Way forward is education, not taxes

16 November, 2007

The UK is already the second highest taxed country in the European Union in tax on alcohol and we are still tackling alcohol-related issues. The industry has been working hard to establish a high level of social responsibility but the real key to tackling the issues of young people being admitted to hospital through the abuse of alcohol is education.

The way forward is not to tell children about the evils of drink in isolation, they need to be aware of all the wider issues surrounding the use of alcohol and how to make an educated choice about alcohol consumption. The BII Certificate in Alcohol Awareness qualification offers this. Feedback from young people who have already completed the course makes it clear that their approach to alcohol has been altered in a positive manner.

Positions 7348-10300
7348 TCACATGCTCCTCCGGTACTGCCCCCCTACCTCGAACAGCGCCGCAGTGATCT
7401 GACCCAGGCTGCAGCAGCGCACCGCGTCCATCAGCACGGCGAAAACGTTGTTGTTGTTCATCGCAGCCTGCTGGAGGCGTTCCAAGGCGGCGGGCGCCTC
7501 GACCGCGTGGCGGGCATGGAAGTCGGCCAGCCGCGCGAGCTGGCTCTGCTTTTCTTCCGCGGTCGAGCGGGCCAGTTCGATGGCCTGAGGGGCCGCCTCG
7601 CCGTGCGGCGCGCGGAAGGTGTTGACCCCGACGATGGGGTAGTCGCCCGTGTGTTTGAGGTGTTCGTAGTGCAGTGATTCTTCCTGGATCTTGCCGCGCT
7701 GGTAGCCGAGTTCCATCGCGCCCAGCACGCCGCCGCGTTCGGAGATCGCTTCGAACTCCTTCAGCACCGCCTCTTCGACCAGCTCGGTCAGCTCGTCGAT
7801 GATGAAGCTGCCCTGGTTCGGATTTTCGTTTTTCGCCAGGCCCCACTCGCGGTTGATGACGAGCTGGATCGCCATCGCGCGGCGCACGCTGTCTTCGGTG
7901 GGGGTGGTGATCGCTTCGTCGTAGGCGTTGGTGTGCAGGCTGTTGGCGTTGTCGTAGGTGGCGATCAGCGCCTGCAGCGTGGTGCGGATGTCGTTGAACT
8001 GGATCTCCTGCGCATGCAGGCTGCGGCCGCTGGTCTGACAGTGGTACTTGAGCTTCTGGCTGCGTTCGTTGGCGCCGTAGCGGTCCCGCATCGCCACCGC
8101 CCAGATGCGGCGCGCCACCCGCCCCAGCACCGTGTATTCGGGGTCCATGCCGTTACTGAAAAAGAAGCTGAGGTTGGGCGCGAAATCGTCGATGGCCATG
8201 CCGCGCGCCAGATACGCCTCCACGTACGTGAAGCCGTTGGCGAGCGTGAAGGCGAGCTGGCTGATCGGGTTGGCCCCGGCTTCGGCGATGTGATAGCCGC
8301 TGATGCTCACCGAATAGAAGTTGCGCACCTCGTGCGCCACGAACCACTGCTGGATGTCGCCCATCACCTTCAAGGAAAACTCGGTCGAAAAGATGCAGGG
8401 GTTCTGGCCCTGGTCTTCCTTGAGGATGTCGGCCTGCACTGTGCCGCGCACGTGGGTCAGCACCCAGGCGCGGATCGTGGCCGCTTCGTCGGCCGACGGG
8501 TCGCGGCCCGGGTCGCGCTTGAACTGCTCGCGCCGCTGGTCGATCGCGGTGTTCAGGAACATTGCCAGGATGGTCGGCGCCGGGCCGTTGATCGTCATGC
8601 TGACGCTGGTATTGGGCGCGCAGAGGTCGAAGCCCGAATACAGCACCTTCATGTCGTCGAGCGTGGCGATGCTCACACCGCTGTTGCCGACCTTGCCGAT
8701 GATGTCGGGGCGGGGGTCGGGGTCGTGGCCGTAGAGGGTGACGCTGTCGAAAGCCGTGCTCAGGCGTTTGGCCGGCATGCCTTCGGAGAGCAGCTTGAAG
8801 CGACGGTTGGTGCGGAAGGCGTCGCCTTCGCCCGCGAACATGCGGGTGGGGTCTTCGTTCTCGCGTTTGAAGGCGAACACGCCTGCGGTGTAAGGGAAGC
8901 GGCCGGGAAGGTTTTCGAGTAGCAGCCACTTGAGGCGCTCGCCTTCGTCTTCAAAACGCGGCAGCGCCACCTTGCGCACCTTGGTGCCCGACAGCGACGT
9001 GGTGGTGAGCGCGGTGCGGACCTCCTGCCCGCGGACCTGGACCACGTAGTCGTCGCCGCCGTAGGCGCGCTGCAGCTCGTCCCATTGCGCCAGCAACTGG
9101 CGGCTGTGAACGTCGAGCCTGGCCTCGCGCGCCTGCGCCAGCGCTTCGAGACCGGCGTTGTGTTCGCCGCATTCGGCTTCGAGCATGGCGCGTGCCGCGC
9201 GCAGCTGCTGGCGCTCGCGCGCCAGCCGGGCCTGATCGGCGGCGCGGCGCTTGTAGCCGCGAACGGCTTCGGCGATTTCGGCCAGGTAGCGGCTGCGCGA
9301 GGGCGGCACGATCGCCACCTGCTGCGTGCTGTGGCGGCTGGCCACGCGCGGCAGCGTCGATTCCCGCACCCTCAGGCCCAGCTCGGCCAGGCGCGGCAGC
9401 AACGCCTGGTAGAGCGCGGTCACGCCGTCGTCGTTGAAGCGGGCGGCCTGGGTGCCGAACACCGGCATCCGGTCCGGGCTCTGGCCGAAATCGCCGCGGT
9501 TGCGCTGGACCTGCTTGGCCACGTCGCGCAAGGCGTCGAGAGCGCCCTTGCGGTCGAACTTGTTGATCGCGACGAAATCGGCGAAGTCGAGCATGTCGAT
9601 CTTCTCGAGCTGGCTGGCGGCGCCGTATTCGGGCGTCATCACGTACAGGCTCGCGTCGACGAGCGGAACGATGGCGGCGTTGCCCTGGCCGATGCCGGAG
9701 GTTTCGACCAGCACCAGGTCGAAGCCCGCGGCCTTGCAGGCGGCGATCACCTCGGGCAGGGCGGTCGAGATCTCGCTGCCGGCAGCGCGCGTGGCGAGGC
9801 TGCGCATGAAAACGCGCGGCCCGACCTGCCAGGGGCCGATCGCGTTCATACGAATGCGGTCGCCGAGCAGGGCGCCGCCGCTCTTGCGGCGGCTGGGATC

Cheapness and availability of alcohol is not an issue in other European countries, we have to look at a cultural change in the UK, not banging up taxes and making alcohol harder to obtain. Cultural change begins with educating young people now and also having a realistic view that young people will experiment with alcohol but with a sound backing of education will not end up as a horror statistic.

John McNamara




Laws are being flouted

and ministers must act


government's own figures show a complete failure to tackle Britain's growing drink problem.

When the new Licensing Act was introduced, we were promised a continental drinking culture, but in reality we've seen a dramatic leap in alcohol related A&E admissions and a surge in drunken violence.

We have laws in place to guard against these incidents, but they just aren't being enforced - when laws are flouted, licences must be revoked or suspended. 

The buck must stop with ministers - it's their job to hold Britain's pubs, bars and off-licences to account for the country's binge-drinking culture.

Don Foster MP

Liberal Democrat Shadow Culture, Media & Sport Secretary

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